Growing up, my family called me Junior. I hated that name with a passion. It was often shouted with contempt, blame, distain. Junior is a bad name to have when someone is angry at you.
On top of that, I was a junior of a crazy-ass name, unheard of in any corner of the world. Impossible to Pronounce, Jr., that's who I was growing up. I associate Junior with an unhappy childhood.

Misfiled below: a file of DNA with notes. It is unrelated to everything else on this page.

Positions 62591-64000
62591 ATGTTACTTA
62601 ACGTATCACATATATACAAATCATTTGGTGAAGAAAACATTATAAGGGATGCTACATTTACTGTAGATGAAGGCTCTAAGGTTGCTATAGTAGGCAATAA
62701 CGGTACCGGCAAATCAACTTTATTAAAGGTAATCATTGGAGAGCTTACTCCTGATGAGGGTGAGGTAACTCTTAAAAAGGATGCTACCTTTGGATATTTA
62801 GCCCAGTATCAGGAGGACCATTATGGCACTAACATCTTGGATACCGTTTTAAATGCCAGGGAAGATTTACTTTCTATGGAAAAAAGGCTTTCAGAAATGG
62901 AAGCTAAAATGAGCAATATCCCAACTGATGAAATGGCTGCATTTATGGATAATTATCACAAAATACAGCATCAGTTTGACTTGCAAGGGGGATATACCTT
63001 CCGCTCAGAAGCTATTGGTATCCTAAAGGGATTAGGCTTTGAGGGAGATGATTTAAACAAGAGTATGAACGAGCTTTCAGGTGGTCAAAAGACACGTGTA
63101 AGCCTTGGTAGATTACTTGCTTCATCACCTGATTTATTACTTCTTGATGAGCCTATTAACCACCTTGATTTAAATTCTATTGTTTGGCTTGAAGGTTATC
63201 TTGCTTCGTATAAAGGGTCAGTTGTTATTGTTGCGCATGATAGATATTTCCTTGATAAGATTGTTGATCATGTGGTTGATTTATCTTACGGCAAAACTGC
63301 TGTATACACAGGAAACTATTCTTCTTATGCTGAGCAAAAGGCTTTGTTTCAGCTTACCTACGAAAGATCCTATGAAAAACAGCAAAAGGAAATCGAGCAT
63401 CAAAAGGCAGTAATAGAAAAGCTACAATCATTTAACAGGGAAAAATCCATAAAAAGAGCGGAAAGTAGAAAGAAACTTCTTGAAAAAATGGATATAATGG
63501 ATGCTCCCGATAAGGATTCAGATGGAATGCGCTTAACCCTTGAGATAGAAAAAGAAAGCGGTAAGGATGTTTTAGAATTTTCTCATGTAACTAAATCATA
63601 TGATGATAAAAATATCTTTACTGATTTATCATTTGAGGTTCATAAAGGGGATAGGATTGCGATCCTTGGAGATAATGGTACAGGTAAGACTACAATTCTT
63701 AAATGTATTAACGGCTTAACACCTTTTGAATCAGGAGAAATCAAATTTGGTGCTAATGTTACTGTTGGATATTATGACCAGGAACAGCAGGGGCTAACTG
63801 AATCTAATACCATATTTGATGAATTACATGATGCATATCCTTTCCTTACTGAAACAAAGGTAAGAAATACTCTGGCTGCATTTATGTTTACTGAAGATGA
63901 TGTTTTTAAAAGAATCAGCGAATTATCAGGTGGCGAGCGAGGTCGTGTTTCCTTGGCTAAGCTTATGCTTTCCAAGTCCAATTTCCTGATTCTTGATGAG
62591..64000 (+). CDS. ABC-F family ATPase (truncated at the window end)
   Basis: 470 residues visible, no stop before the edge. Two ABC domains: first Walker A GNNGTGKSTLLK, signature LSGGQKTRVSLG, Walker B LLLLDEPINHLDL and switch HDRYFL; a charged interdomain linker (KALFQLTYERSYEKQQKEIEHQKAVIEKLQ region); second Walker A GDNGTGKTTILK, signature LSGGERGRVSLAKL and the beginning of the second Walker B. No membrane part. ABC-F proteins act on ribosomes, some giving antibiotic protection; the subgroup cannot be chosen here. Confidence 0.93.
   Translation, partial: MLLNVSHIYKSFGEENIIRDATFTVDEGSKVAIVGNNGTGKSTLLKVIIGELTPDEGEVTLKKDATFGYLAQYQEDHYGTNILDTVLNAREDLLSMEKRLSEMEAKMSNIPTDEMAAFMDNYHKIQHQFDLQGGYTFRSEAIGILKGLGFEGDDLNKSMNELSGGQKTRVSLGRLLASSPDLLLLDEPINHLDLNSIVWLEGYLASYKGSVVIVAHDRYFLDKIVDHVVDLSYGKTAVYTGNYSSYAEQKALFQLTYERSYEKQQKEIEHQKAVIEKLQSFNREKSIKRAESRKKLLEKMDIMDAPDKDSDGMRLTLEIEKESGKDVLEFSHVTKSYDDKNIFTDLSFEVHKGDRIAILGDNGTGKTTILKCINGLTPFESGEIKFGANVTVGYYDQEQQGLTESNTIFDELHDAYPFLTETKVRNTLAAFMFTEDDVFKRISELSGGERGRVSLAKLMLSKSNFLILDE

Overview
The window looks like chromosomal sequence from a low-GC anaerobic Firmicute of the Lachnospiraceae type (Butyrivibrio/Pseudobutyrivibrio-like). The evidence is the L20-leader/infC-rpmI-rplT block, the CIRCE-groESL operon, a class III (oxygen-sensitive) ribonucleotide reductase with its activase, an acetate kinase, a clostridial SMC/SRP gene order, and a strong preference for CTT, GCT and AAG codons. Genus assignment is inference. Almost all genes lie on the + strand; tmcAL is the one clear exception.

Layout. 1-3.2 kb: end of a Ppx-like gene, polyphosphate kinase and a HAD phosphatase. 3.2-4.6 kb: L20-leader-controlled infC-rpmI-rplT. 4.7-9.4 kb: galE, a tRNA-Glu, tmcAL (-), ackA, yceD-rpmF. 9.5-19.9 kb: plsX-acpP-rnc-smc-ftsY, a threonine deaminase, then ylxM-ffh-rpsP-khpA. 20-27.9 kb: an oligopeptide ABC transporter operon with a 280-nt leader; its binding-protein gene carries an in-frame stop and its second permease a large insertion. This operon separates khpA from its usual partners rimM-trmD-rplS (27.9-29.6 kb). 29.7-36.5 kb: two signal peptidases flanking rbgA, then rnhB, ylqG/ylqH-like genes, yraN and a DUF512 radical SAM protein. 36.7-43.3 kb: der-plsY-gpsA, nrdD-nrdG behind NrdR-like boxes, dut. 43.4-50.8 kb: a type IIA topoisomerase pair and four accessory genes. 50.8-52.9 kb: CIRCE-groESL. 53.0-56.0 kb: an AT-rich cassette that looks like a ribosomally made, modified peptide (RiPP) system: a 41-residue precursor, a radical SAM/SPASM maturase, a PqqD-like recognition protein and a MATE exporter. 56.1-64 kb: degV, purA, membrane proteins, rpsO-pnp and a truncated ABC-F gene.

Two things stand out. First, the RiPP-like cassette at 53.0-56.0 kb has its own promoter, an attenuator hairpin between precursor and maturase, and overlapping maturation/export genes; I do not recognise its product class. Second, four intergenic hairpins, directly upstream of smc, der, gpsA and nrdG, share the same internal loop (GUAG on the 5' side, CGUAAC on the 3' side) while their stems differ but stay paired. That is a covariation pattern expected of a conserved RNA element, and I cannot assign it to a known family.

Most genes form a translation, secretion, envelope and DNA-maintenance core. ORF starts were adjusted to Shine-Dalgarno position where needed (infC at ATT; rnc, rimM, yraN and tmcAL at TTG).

They never called me Junior in school, just some random variation of Impossible to Pronounce. That is, until the Day I Died in 9th Grade Gym Class, fictionalized in my second novel, Bridge Across the Ocean, and re-fictionalized in my fourth novel, Walt Loves the Bearcat.
At age fifteen, I became Randy. Some family members have never gotten used to my new moniker, but I refuse to respond to Junior. In my early 40s, I gave those stubborn family members another choice: J. R., as in the initials, as in the Man.
Nowadays, I like marking my personal pictures with J.R., my way of owning who I am.